Often, going to bed can be a matter of routine, one that you don’t think about much – but humans spend a third of their lives asleep. The processes that the brain goes through while you sleep are crucial to your mental as well as physical health. That makes the place you sleep hugely important. While you might not spend much time thinking about your bedroom’s décor unless you’re redecorating, your comfort and warmth play a big role in how well you sleep. With that in mind, here are a few tips to make your bedroom a more amenable luxury living environment to catching those Z’s.
Straight To The Source, Your Bed
It makes sense that optimizing your room for sleep would start at the place you sleep: your bed. Both the quality of your mattress and the comfort of your bedsheets play a role in the quality and length of sleep you get. When you sleep on a comfortable mattress, your body is able to fall into the deeper stages of sleep, meaning that you wake up less, you’re more likely to feel well-rested, and you’ll be asleep for longer. There’s no recommended length of time after which you should replace your mattress, but if you find yourself uncomfortable on your bed, waking up during the night, or not feeling rested, you might want to assess whether your mattress is working for you.
With your sheets, on the other hand, it’s recommended that you replace your sheets after seven years, or once the fabric starts to fray and give out. Higher thread count sheets are often softer and more comfortable – and that means you won’t be distracted by itching or scratching sheets while you’re trying to get to sleep. If you find yourself frustrated with your comforter or your fitted sheets, it might be time for a replacement.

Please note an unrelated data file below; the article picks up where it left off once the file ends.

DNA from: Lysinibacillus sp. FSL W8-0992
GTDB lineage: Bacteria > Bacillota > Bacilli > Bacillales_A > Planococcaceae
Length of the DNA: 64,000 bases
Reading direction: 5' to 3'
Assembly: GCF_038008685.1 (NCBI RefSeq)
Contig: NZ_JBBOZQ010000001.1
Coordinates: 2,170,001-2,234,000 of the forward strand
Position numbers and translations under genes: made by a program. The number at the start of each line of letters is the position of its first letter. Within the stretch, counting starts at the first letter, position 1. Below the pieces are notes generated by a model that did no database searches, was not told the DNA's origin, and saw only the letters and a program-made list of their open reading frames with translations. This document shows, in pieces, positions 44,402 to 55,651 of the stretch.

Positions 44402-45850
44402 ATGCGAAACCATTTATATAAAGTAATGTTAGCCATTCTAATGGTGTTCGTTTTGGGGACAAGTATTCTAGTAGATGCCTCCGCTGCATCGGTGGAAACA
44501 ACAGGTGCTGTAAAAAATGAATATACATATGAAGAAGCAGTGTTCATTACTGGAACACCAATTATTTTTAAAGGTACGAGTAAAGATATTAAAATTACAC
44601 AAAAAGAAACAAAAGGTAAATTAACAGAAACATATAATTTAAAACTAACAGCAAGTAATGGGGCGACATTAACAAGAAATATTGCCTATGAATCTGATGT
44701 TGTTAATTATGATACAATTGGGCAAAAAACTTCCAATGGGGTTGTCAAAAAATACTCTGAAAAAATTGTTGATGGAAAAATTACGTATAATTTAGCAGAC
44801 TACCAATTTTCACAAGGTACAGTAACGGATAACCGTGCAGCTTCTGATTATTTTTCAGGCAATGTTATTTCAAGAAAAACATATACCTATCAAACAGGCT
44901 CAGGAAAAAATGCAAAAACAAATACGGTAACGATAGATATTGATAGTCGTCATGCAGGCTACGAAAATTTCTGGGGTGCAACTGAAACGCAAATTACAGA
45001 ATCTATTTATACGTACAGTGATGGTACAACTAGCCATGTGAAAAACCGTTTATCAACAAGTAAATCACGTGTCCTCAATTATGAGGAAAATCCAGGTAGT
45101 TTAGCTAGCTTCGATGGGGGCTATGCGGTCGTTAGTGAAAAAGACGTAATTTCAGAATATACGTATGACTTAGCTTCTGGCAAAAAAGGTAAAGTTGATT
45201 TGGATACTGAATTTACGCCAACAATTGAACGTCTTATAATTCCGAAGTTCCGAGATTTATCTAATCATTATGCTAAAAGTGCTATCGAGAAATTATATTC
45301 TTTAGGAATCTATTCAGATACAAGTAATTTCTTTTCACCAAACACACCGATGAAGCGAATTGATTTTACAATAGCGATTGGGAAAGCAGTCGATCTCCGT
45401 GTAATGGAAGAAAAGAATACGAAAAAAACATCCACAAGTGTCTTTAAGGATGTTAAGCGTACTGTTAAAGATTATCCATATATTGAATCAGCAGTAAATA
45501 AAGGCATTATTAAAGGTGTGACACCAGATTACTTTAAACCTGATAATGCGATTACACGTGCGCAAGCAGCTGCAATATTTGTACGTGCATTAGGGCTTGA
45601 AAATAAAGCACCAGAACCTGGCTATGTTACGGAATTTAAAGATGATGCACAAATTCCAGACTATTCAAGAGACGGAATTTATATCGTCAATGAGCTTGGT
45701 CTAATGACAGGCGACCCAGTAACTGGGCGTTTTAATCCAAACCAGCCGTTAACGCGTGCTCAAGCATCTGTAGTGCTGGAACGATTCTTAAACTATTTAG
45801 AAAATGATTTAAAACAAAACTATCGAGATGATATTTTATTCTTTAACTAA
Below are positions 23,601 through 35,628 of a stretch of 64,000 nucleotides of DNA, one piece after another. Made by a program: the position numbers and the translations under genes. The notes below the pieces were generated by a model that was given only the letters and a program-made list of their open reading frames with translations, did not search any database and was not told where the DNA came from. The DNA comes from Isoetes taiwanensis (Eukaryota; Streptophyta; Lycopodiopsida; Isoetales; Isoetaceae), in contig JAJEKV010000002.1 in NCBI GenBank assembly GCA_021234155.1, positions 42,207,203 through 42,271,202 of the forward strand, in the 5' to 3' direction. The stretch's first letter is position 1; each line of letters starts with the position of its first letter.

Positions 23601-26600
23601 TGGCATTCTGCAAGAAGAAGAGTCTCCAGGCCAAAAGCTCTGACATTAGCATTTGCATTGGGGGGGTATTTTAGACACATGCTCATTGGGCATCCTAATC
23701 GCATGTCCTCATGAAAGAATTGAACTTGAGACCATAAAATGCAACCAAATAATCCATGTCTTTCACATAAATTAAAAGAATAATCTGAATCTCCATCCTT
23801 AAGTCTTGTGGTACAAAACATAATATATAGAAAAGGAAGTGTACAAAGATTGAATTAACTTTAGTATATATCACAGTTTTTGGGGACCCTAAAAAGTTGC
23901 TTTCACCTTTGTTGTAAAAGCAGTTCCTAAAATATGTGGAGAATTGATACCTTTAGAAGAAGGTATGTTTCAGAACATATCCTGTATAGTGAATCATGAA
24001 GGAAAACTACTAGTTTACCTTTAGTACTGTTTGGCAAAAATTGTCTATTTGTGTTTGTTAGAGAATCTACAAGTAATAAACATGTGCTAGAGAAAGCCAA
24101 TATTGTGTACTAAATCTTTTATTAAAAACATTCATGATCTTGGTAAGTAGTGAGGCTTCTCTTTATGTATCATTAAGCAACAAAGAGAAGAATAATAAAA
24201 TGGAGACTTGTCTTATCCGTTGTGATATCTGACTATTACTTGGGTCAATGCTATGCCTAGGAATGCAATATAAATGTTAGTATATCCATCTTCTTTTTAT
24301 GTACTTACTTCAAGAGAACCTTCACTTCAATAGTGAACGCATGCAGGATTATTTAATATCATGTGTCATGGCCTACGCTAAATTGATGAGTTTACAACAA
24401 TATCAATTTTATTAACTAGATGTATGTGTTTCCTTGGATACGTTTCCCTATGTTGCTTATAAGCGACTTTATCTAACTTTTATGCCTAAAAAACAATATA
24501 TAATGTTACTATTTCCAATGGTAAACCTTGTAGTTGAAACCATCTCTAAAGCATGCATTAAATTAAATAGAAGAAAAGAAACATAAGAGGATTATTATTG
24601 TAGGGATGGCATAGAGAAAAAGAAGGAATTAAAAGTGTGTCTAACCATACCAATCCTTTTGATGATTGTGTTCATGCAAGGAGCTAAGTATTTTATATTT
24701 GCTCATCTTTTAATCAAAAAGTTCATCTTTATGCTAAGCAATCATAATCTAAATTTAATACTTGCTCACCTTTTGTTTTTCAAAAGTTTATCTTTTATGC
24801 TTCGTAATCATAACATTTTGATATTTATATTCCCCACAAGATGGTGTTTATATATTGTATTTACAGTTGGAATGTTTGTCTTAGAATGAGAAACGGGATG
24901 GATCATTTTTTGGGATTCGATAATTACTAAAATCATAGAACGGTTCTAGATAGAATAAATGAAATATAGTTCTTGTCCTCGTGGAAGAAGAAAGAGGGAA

Curtains, Darkness, And Why It Matters
Even in the digital age, we are attuned to the sun and rely on it to tell them when it’s time to sleep and wake up. One of the most important factors in falling asleep is darkness – but that can be difficult. The rhythms of the sun, especially in the summer months, and the lights of technology in your bedroom could be throwing off your natural rhythm. You’re less likely to fall asleep if the sun is still shining, or if you can see light outside, so if light bleeds through your curtains (or blinds), something more opaque might be a good investment.
Blackout curtains can be helpful for people who have trouble sleeping, because (like their name suggests), they block almost all light from outside. Inside, there’s the problem of electronic lights: phone chargers, computers, and other technology, even when not active, usually have standby lights that can distract your brain and make sleep more difficult. To combat this, you might want to use or add to your bedroom storage with a special “technology cabinet” where you can put those blinking lights at night – armoire doors or even a simple cupboard or drawer can help!
Of course, it’s not only your bedroom that impacts how well you sleep: your lifestyle, diet, and other factors all have their say. But it’s easy to forget the bedroom’s role in sleep, even though we spend so much time there. Next time you have trouble sleeping, consider how your bedroom might be adding to or compounding those difficulties.